- • What do you want to get out of tutoring? How can I help you?
Of course, you can add other questions as topics come up, but this list will help you get to know more about how to plan future lessons and give you insight about what might be preventing your student from experiencing success.
Identify Your Strengths & Weaknesses
As you work with your student, you will want to keep track of strengths and weaknesses. This list doesn’t have to stick strictly to their coursework. You might note that Student A gives up very quickly at the first sign of struggle or that Student B doesn’t like to walk away from a question once they get curious about it. These notes that you can either take during your tutoring session or – better yet – when watching the video of the session later will come in handy when you’re coming up with way to help your student achieve success or, if they are a minor, when their parent asks you what you’ve noticed about their child.
End with a Recap
Always make sure you set a timer to let you know when to stop with your current lesson and provide your student with some time to reflect and review. This is not a time for you to review; this time is purely focused on the student. You can guide this recap time by asking them to reflect on the day’s lesson using prompts like these:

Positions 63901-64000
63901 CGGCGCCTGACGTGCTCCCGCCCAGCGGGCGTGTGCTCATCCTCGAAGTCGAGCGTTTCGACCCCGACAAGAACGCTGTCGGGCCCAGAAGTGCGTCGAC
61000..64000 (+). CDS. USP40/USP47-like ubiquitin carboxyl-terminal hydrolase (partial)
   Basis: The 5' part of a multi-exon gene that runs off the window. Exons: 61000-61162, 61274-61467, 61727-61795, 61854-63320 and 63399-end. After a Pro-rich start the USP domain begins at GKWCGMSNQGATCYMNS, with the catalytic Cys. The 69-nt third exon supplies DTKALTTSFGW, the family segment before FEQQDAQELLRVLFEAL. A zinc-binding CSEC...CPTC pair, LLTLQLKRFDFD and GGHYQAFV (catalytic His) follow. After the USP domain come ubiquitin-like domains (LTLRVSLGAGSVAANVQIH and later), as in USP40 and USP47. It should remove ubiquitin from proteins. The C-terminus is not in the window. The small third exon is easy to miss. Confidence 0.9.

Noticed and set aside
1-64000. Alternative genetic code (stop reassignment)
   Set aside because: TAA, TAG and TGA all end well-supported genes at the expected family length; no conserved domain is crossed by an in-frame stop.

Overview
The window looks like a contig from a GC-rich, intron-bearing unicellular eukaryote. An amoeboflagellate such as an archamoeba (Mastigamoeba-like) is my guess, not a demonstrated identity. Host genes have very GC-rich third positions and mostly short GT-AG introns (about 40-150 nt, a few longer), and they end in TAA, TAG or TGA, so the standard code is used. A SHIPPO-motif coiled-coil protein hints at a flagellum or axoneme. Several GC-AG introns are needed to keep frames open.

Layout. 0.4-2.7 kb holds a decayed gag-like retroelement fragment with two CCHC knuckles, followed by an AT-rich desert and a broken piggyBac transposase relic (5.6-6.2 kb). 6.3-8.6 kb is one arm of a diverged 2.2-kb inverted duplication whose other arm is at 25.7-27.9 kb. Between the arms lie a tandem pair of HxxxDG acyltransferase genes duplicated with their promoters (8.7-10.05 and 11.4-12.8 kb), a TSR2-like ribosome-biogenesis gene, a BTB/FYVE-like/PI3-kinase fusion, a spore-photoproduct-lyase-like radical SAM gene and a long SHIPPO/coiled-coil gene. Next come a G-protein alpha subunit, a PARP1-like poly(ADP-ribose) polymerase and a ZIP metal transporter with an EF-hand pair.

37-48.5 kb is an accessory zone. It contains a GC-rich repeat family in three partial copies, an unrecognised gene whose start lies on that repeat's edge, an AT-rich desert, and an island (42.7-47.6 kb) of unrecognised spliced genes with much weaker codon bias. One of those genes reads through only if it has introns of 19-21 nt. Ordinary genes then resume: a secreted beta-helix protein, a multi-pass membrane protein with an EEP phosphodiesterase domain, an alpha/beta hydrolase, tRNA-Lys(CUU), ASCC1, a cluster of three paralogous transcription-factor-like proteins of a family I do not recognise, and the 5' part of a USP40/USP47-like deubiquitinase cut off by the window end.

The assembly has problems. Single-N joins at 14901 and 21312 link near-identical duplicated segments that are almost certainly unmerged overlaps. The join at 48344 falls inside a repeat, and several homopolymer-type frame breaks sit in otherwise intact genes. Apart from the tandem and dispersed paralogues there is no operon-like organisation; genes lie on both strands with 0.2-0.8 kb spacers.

- • Which part of today’s lesson sticks out to you the most?
- • Give me five take-aways from today’s session.
- • Break down the steps that we went over today.
- • Explain the concept that we covered at the start of the session.
- • Based on today’s session, tell me what you will do differently moving forward.
This recap period will let you know what they’re retaining and what you might need to go over again during your next session. You can send the student to their notes if they can’t remember something and help them practice recall on their own without your interjections. After they recap, you can take some time to discuss what you will want to cover with them next time. This leaves them with the mindset that they will be returning to you, and they’ll be more likely to set up another session in the future.
You’ve got a great opportunity to build a strong client base and make a positive impact on your students’ lives at the same time. By planning a bit ahead of time every first session can be a great one!
Train The Brain